Dr. Rose: Hope for Dying Churches

By Sara L. Anderson
March/April 1989

Have a country church with waning membership, a dilapidated building and no hope? Don’t call the coroner, call Dr. Rose.

While the United Methodist Church has closed more than 4,000 churches, mostly rural ones, in the last 20 years, Rose Grindheim Sims has been in the resurrection business. Her determination and commitment to evangelism and mission have left vital congregations where the doors were once nearly nailed shut. “You can’t save the whole world, but you can save your own little corner of it,” said Dr. Rose.

Take Trilby United Methodist Church, Dr. Rose’s latest congregation. In the fall of 1984 when the good doctor walked into this little crossroads church in Florida’s rural Pasco county, she found a run-down, turn-of-the-century-vintage sanctuary with a rusty roof and a ramshackle lean-to. The handful-sized membership list indicated certain death. But to Rose Sims this was a challenge, not a source of despair. “From the minute I walked in,” she recalled, “I saw it filled with people.”

So she and her husband, Jim, retired from the Air Force, rolled up their sleeves, knocked on doors (“Knuckle Power”), and offered people Christ. They also began meeting the physical needs of that impoverished community 30 miles north of Tampa.

Now a new, debt-free plant built with volunteer labor and valued at $400,000 stands at the crossroads. The old building has been refurbished and turned into a fellowship hall, the lean-to has become a church parlor. Trilby facilities house a mission with a clothes distribution center. There’s also a free clinic staffed by the Pasco County Health Department where expectant mothers come for prenatal care and toddlers receive vaccinations. Trilby is home to a Scout troop, an Alcoholics Anonymous group, a dinner theater, senior citizens’ activities, and adult education classes. An Evangelism Explosion program and a thriving singles’ group which packs up and distributes hundreds of pounds of food monthly to needy families are also part of the ministry.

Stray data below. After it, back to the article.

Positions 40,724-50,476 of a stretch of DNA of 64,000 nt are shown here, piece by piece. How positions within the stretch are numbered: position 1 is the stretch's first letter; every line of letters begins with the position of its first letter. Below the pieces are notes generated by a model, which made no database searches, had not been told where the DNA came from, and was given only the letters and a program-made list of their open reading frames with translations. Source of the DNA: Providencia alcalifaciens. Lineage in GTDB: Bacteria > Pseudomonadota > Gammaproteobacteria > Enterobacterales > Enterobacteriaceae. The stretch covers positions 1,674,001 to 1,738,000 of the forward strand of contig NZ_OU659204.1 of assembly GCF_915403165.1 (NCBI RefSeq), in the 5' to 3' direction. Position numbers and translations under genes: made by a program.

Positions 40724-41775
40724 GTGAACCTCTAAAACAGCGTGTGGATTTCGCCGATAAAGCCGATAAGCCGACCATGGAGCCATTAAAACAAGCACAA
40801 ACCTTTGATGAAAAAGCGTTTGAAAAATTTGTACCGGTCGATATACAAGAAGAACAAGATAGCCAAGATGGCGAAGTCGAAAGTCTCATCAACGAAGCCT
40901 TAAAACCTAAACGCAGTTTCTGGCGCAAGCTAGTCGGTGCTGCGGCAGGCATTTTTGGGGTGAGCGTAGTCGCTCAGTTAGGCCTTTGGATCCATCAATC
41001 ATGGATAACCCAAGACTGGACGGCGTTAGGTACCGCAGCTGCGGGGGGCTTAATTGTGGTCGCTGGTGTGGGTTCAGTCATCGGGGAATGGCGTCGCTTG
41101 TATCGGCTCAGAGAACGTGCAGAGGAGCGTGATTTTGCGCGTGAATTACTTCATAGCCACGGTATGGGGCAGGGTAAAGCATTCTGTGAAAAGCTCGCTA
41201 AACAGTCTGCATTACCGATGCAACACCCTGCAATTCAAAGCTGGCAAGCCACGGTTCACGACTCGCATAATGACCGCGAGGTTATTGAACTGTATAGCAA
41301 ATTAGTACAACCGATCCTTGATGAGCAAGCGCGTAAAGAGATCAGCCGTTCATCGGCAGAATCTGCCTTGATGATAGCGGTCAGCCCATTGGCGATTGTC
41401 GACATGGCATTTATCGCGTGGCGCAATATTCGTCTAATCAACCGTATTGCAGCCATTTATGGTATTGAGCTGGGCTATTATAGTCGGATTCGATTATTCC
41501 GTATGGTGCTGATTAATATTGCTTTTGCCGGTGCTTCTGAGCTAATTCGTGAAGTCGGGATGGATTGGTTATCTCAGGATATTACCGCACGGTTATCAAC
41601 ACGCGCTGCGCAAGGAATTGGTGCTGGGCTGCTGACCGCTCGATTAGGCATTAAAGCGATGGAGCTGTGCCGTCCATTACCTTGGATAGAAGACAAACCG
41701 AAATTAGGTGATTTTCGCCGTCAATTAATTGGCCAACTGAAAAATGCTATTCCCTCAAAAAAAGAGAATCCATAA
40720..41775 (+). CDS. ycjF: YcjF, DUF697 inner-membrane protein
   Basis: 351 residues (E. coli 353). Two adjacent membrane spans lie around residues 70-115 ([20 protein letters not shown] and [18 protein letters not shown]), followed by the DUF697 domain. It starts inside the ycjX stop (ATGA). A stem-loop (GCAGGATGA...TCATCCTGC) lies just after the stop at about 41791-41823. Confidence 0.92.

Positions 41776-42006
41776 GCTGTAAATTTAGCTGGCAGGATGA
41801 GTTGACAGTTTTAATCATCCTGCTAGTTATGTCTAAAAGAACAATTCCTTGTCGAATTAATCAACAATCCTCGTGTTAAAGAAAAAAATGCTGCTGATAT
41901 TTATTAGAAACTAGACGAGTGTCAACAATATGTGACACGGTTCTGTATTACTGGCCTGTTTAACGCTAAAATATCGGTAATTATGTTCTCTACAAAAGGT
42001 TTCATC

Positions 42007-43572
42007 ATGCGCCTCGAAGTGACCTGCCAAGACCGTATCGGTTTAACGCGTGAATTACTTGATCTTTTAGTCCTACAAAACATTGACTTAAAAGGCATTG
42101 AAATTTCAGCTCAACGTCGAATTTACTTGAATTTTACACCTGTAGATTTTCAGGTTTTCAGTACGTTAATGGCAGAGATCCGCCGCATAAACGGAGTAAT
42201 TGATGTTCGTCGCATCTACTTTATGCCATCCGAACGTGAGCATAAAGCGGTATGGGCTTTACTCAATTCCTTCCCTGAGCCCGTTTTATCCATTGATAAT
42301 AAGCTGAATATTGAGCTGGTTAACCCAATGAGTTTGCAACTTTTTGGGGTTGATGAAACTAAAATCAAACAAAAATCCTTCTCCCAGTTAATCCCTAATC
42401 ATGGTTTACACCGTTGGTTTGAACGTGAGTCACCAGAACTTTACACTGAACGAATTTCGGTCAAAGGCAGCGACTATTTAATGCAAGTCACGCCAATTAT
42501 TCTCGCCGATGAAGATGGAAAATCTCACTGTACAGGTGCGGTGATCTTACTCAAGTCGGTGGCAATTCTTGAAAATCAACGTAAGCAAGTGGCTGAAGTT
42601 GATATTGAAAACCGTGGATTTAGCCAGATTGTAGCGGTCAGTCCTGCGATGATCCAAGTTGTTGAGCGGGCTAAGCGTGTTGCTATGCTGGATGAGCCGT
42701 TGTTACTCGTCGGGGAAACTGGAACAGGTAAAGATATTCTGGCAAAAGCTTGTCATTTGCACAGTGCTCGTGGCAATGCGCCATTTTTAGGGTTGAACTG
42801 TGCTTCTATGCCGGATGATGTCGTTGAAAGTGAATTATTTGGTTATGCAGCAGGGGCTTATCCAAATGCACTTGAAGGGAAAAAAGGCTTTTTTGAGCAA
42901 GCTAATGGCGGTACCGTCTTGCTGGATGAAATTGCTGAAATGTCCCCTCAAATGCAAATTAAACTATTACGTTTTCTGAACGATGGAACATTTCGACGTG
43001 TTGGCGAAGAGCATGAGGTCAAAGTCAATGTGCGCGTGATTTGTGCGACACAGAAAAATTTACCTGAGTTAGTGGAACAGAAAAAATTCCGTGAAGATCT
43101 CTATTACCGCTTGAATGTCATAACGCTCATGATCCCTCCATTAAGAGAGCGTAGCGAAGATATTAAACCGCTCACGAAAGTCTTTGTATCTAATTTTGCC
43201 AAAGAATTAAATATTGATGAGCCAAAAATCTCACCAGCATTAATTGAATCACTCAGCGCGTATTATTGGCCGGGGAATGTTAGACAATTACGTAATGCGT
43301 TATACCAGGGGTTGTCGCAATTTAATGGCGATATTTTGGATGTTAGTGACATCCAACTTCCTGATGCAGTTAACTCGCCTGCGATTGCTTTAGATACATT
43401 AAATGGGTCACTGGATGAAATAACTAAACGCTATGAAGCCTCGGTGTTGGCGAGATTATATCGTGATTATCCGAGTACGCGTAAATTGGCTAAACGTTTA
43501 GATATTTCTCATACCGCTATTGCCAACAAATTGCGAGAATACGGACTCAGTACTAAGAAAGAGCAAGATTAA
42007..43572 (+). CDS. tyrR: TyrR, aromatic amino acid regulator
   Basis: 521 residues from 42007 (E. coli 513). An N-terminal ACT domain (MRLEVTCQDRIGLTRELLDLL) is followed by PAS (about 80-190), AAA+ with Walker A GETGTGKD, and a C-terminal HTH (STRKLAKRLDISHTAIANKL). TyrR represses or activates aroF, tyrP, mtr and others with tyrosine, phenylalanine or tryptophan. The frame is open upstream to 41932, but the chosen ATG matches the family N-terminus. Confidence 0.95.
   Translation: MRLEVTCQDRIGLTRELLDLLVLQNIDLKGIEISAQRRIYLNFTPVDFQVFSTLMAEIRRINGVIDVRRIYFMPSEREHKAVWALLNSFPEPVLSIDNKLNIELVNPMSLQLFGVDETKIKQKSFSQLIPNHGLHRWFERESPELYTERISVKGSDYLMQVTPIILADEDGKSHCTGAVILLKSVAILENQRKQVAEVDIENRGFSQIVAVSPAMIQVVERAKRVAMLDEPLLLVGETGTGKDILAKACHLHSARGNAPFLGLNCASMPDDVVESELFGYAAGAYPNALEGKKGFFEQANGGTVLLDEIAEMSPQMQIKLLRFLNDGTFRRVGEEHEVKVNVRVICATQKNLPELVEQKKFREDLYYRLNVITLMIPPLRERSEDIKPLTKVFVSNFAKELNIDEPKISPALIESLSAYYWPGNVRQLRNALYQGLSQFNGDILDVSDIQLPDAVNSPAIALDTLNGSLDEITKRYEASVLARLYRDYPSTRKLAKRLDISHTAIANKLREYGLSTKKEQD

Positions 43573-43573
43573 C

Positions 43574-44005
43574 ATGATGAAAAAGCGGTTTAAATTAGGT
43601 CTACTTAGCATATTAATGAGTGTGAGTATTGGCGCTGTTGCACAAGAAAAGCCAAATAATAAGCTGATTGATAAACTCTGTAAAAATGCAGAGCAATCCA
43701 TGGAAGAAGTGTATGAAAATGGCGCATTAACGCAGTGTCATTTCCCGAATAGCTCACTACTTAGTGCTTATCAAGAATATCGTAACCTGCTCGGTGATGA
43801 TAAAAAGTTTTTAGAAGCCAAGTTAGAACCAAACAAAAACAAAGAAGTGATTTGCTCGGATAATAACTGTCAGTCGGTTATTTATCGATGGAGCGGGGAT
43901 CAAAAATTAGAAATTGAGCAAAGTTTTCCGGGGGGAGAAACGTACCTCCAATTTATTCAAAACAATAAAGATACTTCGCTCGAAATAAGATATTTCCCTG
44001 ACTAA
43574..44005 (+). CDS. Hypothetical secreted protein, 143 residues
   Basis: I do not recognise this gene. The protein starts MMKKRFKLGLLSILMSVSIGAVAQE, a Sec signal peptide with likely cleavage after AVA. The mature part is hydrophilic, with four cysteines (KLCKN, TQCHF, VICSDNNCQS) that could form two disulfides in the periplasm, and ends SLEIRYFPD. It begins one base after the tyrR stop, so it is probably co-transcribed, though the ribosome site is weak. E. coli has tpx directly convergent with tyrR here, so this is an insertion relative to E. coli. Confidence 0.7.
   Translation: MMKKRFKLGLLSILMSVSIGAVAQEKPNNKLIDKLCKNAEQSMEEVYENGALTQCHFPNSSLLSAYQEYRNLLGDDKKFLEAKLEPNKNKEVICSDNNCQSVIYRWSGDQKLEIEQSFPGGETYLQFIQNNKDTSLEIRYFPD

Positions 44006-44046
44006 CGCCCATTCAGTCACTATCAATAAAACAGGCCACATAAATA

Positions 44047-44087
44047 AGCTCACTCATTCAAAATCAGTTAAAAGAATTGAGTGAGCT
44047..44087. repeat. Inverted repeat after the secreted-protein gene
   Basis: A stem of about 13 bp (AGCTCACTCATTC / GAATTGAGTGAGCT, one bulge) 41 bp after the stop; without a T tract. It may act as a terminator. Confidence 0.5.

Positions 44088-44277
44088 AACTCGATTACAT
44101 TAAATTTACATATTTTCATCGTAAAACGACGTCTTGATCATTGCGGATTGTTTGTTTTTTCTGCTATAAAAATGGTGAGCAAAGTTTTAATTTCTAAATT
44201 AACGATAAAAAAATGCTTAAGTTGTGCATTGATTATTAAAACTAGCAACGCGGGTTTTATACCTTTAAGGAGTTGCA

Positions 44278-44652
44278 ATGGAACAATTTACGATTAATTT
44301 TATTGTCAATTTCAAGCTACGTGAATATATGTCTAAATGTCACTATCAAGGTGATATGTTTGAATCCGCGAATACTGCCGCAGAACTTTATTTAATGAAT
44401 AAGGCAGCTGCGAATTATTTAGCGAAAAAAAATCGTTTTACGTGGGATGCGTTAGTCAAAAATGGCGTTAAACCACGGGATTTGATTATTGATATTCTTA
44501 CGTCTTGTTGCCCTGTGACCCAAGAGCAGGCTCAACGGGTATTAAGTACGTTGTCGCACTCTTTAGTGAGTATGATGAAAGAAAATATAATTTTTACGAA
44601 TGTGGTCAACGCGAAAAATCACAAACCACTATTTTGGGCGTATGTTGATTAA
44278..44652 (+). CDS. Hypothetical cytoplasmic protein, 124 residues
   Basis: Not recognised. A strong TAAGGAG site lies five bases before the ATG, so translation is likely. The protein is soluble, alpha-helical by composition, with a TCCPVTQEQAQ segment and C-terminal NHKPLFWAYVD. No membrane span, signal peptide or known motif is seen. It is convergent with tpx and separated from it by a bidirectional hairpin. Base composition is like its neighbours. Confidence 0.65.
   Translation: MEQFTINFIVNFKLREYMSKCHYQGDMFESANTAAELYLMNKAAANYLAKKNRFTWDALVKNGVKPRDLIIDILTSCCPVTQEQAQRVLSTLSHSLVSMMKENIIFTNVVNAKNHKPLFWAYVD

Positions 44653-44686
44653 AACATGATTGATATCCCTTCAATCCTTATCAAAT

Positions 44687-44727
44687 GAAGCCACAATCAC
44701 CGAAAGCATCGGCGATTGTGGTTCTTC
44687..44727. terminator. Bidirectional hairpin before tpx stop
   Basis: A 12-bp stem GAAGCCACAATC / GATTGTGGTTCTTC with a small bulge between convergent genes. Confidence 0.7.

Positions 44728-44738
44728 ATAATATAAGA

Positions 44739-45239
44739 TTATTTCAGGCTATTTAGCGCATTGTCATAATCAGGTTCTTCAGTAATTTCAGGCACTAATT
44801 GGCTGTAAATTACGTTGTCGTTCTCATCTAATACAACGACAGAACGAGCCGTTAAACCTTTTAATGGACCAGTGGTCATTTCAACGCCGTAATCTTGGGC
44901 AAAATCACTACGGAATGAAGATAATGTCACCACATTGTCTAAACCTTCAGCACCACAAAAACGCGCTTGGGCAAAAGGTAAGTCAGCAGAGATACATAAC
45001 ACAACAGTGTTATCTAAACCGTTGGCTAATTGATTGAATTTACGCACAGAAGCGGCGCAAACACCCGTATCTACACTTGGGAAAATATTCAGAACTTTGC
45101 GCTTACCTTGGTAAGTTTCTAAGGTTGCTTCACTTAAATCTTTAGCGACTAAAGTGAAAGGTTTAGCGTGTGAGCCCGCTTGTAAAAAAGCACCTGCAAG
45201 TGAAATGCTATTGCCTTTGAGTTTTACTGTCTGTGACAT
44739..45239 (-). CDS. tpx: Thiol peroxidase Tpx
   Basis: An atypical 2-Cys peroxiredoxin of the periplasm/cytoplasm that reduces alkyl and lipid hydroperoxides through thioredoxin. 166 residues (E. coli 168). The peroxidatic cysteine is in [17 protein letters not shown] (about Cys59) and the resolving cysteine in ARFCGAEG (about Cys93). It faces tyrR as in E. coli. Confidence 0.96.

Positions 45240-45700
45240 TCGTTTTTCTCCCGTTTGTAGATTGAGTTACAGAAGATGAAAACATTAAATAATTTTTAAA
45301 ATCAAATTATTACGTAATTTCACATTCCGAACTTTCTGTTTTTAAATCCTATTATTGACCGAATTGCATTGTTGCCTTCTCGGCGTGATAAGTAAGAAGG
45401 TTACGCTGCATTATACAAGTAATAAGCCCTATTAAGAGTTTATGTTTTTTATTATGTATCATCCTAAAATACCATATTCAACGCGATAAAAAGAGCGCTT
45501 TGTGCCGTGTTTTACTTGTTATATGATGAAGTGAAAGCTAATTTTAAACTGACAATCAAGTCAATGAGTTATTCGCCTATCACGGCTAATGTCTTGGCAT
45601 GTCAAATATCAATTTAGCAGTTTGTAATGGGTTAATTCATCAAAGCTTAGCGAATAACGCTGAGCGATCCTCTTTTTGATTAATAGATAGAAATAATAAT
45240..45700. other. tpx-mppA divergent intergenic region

Membership stands at more than 226, mostly on professions of faith, and worship attendance fills the sanctuary. And, in a gesture that would warm any annual conference treasurer’s heart, the church pays its yearly apportionments in full – in January. The congregation has decided that its facilities are open for community use as long as users do not violate the principles of Christ. After all, Dr. Rose says, “It’s not our church; it’s God’s church.” Trilby members also believe the facilities should be put to good use instead of being carefully preserved for Sunday use alone.

Children with grubby hands and dusty feet are not shushed and directed out the door of the lovely sanctuary. “This is the most beautiful building in our community,” Dr. Rose says. “We want the children to see that God’s house can be beautiful.” Besides, she adds, “If we wear out this building, we’ll build another one.”